Last update October 18, 2007

# Feature Request List / Multiple Return Values

rough spillage of thoughts: will need cleanup

Problem

functions traditionally return only one value

Historic Solutions

• create a custom struct, populate the struct in the function
• use pointers to modify "input" variables directly (now formalised in D with the out keyword)
Background Theory

Ideally a function would look and behave a little like an operator so a basic operation would look like:

1.

```   a = b

```
and the equivalent function:

2.

```  a = f(b)

```
However multiple return values in either of the historic solutions are represented in a non intuitive fashion, example:

3.

```  int a;
someFunction( a , b , c , d );
someOtherFunction( a );

```
without reading the source, following pointer trails and consulting documentation it is not immediately obvious what is happening. Here a is being modified by someFunction before being processed by someOtherFunction. This example, with one assignment could have been written as example 2, above, but with multiple values affected this becomes problematic

Proposed Solution

By delimiting multiple variables within brackets one can create an inline implicitly typed struct. In my examples square brackets and commas are used but other combinations could be considered;

example of simple multiple assignment:

4.

```   int a,b;
[a,b] = someFunction(x,y);

```
the declaration of someFunction would be as follows:

5.

```   [int,int] someFunction( int x , int y )
{
int c,d;
...
return [c,d];
}

```
For examples 4. and 5. to peacefully coexist the grouped datatypes assigned and returned need to match. The compiler on encountering such a block would create an implicit struct in place of each (here of the form struct{ int a , int b } and struct{ int c , int d } and assume the responsibility of cross-copying the values.

Types could therefore also be mixed:

6.

```   [string, int, char] getUserInfo( int iUserID )
{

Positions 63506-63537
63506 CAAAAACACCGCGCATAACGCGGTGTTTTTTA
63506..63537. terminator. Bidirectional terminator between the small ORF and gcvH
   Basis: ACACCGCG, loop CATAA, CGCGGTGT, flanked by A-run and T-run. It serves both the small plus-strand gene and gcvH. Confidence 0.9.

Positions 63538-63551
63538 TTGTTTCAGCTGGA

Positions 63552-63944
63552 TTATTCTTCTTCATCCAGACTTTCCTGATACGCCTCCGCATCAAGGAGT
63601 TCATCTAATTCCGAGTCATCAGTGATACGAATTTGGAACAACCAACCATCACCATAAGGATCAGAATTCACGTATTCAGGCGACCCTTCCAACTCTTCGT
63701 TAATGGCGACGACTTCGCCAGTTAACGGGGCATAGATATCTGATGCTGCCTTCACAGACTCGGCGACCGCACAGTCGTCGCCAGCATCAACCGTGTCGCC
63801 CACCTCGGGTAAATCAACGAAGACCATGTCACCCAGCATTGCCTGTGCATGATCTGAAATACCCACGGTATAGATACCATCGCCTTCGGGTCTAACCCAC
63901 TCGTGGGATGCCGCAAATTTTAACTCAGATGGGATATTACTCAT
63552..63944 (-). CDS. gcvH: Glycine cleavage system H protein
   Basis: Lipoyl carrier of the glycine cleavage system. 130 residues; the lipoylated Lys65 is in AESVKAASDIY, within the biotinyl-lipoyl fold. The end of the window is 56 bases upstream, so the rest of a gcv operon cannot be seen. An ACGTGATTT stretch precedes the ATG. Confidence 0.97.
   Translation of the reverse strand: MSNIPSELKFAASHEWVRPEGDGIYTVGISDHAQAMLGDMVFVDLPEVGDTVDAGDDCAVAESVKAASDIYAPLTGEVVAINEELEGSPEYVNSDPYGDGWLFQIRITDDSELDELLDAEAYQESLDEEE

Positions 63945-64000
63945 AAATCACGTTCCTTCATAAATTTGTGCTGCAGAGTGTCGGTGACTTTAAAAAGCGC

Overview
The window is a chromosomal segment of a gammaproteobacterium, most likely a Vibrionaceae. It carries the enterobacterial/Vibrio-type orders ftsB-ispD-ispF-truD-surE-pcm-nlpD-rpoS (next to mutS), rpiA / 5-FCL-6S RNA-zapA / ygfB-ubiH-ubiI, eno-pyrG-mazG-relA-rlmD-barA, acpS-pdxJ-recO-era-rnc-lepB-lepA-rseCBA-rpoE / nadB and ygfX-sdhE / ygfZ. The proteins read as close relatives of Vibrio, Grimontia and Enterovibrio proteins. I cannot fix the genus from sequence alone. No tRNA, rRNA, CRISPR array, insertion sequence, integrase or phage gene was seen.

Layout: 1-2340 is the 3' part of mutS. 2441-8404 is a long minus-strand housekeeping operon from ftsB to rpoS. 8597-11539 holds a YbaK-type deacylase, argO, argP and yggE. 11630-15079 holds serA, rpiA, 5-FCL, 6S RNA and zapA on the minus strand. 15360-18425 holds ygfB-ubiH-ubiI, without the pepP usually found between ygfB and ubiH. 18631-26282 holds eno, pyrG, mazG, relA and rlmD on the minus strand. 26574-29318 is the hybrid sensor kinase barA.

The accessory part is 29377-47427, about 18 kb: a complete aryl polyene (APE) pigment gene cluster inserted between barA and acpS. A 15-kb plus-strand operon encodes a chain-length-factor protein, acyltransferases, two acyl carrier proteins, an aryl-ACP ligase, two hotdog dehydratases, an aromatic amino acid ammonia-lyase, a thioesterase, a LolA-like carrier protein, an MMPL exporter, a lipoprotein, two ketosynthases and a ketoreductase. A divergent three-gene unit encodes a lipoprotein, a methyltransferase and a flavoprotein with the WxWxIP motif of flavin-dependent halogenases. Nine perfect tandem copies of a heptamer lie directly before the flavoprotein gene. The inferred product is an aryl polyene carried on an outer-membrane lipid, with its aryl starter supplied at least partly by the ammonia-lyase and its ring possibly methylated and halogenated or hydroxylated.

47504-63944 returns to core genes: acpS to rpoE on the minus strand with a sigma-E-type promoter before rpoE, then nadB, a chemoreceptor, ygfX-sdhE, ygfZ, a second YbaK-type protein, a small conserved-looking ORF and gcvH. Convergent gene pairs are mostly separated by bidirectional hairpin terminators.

...
return [ sUserName , iUserAge , cUserGender ];
}

```
Essentially this approach formalises the temporary-struct approach to multiple return values, but with the compiler taking the legwork out of the process.

If a return value was to be ignored for whatever reason the compiler could respect that and not throw an error, example:

7.

```   [ sName , , cGender ] = getUserInfo( iID );

```
Here the programmer is not interested in the age field, an implied NULL is placed between the commas, alternativly and for clarity the NULL could be required and not assumed by the compiler.

(Add : Or maybe, for better clarity, use an OCaml construct like [sName, _, cGender] We could also think of aliasing names for the return, so we could just say : [Name -> sName, Gender -> cGender] )

Muliple assignments can also be made possible, this could therefore also meet the requests for a swap operator:

8.

```   [x,y] = [y,x];

```
Again, the compiler would do the hard work behind the scenes, leaving the programmer free to concentrate on their own creativity.

Javascript 1.7 has an interesting take on multiple return values and assignments as described in the final section here: http://developer.mozilla.org/en/docs/New_in_JavaScript_1.7

Though it does extensively overload the square brackets as per my own examples and it's loosely-typed nature allows these to be cross-treated as arrays

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(date of last change: October 18, 2007 22:15 )